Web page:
As this chain of consequences illustrates, the task of assessing various impacts and the feedbacks among them is enormously complex and requires a number of simplifying assumptions. Although there are complex macroeconomic models to assess the costs and consequences of various mitigation policies, the state of the art in impact work at present limits the insights that can be gained from this kind of "top-down" modeling. The dominant approach has been "bottom-up"-aggregating direct and indirect impacts into a single overall estimate, without much attention to feedbacks among various sectors. Nevertheless, the complex, integrated nature of the climate change problem suggests the need for integrated assessments that incorporate many aspects of the region. Sectoral assessments alone would not be sufficient.
Examples of broad, integrated approaches to climate impact assessment are two
regional studies in North America: the Mackenzie Basin Impact Study and the
Great Lakes-St. Lawrence Basin Project.
The Mackenzie Basin Impact Study (MBIS) was a 6-year climate change impact assessment focusing on northWestern Canada (supported by Environment Canada and other sponsors) to assess the potential impacts of climate change scenarios on the Mackenzie Basin region, its lands, its waters, and the communities that depend on them (Cohen, 1997a). The MBIS was designed to be a scientist-stakeholder collaborative effort, with 30 research activities on various topics-ranging from permafrost and water levels to forest economics and community response to floods.
The MBIS integration framework included several integration modeling
exercises-such as resource accounting, multiregional input-output modeling
and community surveys of the nonwage economy of an aboriginal community,
a multiobjective model focusing on scenarios of changing land utilization,
and a land assessment framework (ILAF) with goal programming and an analytic
hierarchy process. MBIS researchers identified six main policy issues
related to climate change as another form of "vertical integration": interjurisdictional
water management, sustainability of native lifestyles, economic development
opportunities, buildings, transportation and infrastructure, and sustainability
of ecosystems (Cohen, 1997a). Integration also was attempted through information
exchange (scenarios and data) while study components were in progress
and a series of workshops that provided opportunities for scientists and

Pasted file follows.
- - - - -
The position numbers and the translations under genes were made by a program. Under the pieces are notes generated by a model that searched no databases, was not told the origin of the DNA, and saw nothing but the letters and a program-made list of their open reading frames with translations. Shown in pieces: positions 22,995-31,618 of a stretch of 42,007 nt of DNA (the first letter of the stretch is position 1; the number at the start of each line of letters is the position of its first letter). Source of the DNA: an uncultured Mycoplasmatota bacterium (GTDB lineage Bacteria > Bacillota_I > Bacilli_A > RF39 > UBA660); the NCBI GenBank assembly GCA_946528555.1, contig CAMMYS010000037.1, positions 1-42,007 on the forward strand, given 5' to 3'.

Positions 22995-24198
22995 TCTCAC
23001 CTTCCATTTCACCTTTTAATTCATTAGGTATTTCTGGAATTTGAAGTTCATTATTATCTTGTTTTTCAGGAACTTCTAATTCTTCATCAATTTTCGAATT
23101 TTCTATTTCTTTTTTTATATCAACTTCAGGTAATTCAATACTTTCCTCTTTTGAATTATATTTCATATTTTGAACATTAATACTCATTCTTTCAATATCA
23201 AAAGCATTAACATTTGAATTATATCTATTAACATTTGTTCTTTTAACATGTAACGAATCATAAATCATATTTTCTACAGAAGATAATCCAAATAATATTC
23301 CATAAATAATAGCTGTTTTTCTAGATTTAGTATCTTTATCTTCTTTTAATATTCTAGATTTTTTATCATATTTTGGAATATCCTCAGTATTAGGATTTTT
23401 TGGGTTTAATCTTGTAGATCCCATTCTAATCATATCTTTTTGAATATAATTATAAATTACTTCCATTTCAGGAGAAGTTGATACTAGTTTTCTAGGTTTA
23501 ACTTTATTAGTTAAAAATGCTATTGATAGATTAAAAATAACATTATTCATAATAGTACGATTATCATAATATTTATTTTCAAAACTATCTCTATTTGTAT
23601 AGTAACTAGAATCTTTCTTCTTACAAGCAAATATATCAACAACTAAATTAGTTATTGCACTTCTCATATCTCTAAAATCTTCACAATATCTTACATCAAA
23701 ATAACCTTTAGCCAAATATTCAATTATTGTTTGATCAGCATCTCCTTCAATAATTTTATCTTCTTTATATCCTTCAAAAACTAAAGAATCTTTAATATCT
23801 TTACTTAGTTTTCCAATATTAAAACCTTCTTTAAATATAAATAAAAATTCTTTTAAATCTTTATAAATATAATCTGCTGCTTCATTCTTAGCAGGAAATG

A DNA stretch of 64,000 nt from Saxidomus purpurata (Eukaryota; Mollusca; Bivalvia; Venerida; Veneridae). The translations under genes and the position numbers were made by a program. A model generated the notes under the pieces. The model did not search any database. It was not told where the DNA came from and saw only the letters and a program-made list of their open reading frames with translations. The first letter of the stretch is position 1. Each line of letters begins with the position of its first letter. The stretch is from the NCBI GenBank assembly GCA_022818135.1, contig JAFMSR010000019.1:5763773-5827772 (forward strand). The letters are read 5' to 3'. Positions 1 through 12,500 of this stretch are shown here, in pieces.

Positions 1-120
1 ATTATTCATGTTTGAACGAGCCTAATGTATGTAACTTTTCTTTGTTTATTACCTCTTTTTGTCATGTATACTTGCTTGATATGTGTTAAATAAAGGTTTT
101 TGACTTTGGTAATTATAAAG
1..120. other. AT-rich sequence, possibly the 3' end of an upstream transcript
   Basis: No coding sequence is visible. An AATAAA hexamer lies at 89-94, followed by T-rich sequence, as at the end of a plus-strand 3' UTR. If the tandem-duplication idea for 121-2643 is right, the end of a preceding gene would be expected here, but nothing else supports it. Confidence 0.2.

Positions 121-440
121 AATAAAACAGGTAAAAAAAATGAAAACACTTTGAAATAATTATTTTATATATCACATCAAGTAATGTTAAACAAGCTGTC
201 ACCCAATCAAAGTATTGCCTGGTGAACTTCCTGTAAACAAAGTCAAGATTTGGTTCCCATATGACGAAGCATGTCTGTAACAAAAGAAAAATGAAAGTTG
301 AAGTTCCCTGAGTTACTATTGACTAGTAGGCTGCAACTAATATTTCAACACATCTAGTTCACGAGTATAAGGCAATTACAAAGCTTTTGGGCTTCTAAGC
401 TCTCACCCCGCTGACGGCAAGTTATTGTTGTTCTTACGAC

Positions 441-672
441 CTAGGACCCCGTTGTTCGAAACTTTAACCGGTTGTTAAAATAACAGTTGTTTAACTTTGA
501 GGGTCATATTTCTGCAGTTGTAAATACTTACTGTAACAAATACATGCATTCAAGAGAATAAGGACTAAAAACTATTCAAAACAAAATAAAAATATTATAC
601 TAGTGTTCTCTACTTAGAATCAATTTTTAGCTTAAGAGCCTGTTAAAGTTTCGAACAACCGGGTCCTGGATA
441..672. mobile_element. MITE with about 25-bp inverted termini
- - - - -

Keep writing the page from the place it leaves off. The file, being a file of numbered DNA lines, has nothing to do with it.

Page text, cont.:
stakeholders to express their views on how climate change might affect
the region and to react to research results (Cohen, 1997a,b).
The main result of the integrated assessment was that most participating stakeholders saw climate impacts scenarios as a new and different vision of the future for their region, and that adaptation measures alone might not be enough to protect the region from adverse impacts.
These two efforts have tried to account for some of the synergies and interactions
among sectors that make each region unique. Each represents a learning experience
that ultimately will lead to improvements in how regional assessments and integration
|The Great Lakes-St. Lawrence Basin (GLSLB) Project on "adapting to the impacts of climate change and variability" is a binational project initiated in 1992 by Environment Canada to improve our understanding of the complex interactions among climate, environment, and society so that regional adaptation strategies could be developed in response to potential climate change and variability (Mortsch and Mills, 1996). The GLSLB Project identified four climate-sensitive theme areas upon which to focus the research: water use and management, land use and management, ecosystem health, and human health. Another prime focus of the GLSLB Project is adaptation, which provides the conceptual framework for integrating research efforts. GLSLB Project studies contain common components that will facilitate the integration of research findings, including study objectives; policy issue foci; a multidisciplinary approach; scenarios tested; impact and adaptation assessment methods; the concept of adaptation; and scales of time, space, and human activity (Mortsch and Mills, 1996). A number of more pragmatic integration concepts also have been incorporated into the GLSLB Project, including the use of "end-to-end studies" assessing biophysical and socioeconomic impacts and developing and evaluating potential adaptation strategies, economic modeling (LINK model), the use of Geographic Information Systems (GIS), and common communication goals (Mortsch and Mills, 1996).|